Two clubs are put on probation

An Augusta Commission committee voted Monday to place two Augusta nightclubs on probation for 90 days because of repeated criminal activity.

 

Club Platinum, a teen nightclub on North Leg Road that does not serve alcohol, was placed on 90-day probation for the second time this year, because of an Aug. 15 parking lot shooting, the third in two years.

In March, after a February shooting, members of the Public Services Committee voted to amend the city's existing teen curfew ordinance to include closing teen nightclubs at 11:30 p.m. on weekends and 10:30 p.m. on weeknights to allow teens to be at home by the current midnight weekend curfew and 11 p.m. weekday curfew. The owners also were supposed to hire four security officers, which sheriff's Sgt. Richard Elim said Monday they had not done.

Much of the violence occurs in the parking lot, so commissioners recommended that two access points be blocked to cut down on teens driving through.

If another shooting occurs during the probationary period, commissioners are likely to suspend or revoke the club's business license.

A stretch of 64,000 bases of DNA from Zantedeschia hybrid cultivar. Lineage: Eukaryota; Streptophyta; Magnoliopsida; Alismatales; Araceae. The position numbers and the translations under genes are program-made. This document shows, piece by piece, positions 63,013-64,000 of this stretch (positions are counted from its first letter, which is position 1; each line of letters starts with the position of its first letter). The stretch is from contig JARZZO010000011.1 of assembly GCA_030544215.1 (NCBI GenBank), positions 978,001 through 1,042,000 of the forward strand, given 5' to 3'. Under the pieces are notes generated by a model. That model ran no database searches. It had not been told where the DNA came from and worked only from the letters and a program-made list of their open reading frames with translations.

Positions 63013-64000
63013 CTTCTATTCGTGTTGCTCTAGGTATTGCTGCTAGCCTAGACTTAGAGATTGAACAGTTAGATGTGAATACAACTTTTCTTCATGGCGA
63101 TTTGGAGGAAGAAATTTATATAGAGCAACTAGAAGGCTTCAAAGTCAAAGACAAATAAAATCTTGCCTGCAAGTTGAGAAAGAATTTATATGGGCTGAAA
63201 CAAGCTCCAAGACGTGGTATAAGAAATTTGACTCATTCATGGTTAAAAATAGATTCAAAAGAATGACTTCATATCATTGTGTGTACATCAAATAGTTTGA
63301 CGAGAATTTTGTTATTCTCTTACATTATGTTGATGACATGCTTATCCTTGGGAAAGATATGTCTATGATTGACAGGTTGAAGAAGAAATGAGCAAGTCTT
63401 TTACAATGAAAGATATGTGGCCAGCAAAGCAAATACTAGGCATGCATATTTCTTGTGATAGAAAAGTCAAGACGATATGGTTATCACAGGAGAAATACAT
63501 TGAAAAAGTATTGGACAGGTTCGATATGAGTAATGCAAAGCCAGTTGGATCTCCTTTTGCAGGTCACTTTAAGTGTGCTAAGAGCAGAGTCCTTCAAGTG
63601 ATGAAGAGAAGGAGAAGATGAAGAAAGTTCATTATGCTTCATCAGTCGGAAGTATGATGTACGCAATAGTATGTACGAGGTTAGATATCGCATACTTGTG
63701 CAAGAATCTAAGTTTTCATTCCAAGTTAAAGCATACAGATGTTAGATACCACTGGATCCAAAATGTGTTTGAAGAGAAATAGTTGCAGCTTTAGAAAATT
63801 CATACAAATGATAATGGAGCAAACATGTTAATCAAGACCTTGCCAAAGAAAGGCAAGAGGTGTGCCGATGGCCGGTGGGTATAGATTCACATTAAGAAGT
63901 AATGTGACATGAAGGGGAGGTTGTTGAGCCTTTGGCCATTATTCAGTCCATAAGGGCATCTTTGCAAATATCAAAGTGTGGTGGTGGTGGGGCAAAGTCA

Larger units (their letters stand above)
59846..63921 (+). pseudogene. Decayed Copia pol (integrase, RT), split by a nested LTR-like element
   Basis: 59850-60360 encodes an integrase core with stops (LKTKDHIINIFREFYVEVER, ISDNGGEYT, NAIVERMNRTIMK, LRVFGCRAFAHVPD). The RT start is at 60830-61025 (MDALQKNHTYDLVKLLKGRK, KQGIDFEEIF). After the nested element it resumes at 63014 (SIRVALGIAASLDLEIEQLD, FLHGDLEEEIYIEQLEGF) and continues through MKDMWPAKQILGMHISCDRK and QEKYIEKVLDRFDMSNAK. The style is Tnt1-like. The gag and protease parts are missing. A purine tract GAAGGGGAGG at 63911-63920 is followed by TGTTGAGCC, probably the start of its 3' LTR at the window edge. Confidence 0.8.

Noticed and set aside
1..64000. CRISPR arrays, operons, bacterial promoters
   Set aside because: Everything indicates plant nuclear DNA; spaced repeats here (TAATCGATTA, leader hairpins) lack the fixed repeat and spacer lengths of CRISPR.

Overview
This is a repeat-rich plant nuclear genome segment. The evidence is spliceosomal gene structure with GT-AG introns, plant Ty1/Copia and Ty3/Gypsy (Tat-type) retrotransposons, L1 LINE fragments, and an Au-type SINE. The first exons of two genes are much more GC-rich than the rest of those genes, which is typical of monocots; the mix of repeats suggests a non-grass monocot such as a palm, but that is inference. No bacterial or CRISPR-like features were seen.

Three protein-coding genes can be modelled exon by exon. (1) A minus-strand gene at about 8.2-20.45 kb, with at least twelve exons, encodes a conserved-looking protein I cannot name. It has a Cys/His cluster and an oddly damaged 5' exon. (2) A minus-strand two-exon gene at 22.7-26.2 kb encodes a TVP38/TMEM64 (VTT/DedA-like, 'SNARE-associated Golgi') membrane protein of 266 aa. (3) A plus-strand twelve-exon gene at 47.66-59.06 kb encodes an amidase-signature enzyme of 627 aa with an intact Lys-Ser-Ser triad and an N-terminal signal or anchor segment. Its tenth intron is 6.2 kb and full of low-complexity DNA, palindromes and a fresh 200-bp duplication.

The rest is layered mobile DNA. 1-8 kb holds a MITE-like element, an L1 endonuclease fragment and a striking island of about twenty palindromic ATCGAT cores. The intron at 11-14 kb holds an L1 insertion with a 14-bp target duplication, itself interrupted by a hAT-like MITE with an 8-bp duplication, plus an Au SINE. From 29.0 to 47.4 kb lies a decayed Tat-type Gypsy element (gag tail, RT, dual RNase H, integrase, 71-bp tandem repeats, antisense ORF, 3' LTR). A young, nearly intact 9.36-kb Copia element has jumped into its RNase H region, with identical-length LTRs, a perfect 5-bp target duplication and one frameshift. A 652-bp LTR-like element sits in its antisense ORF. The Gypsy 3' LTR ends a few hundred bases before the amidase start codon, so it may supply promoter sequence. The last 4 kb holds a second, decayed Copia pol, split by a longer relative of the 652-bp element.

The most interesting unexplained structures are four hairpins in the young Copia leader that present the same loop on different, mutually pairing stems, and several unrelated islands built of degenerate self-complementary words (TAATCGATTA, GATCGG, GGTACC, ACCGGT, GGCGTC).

The committee also voted to place the SoundTrack Supper Club on Laney-Walker Boulevard on 90-days probation because of 94 police calls and the Christmas Day shooting of an off-duty police officer in its parking lot. Sgt. Elijah Parker was shot in the chest, but he was saved by his bulletproof vest after breaking up an argument between Cory Lee and others. Mr. Lee was sentenced to 21 years in prison last month.

The violence around the club comes from rival gangs in the area, Sgt. Elim said. The commission could suspend or revoke the club's alcohol license if other crimes occur during the probationary period.

Reach Sylvia Cooper at (706) 823-3228 or sylvia.cooper@augustachronicle.com.

IN OTHER ACTION MONDAY

- Commissioners approved the renewal of a 6-month lease with the Georgia Golf Hall of Fame for operation of the botanical gardens.

- Commissioners referred John Rangel Jr., who wants the city to change the name of 15th Street to The First Cavalry Division Memorial Street, to the planning commission where he will receive information about the process for getting street names changed. Mr. Rangel would first have to get 67 percent of the property owners along the street to agree to the change. Also, the state would have to approve the change on portions of 15th Street that are state owned, according to the city's traffic engineer Steve Cassell.

Mr. Rangel said the First Cavalry Division Chapter wants to honor troops who were in the Korean Conflict, the Vietnam War and the active duty soldiers at Fort Gordon who served with the First Cavalry in Saudi Arabia, Iraq, Kuwait and Afghanistan.

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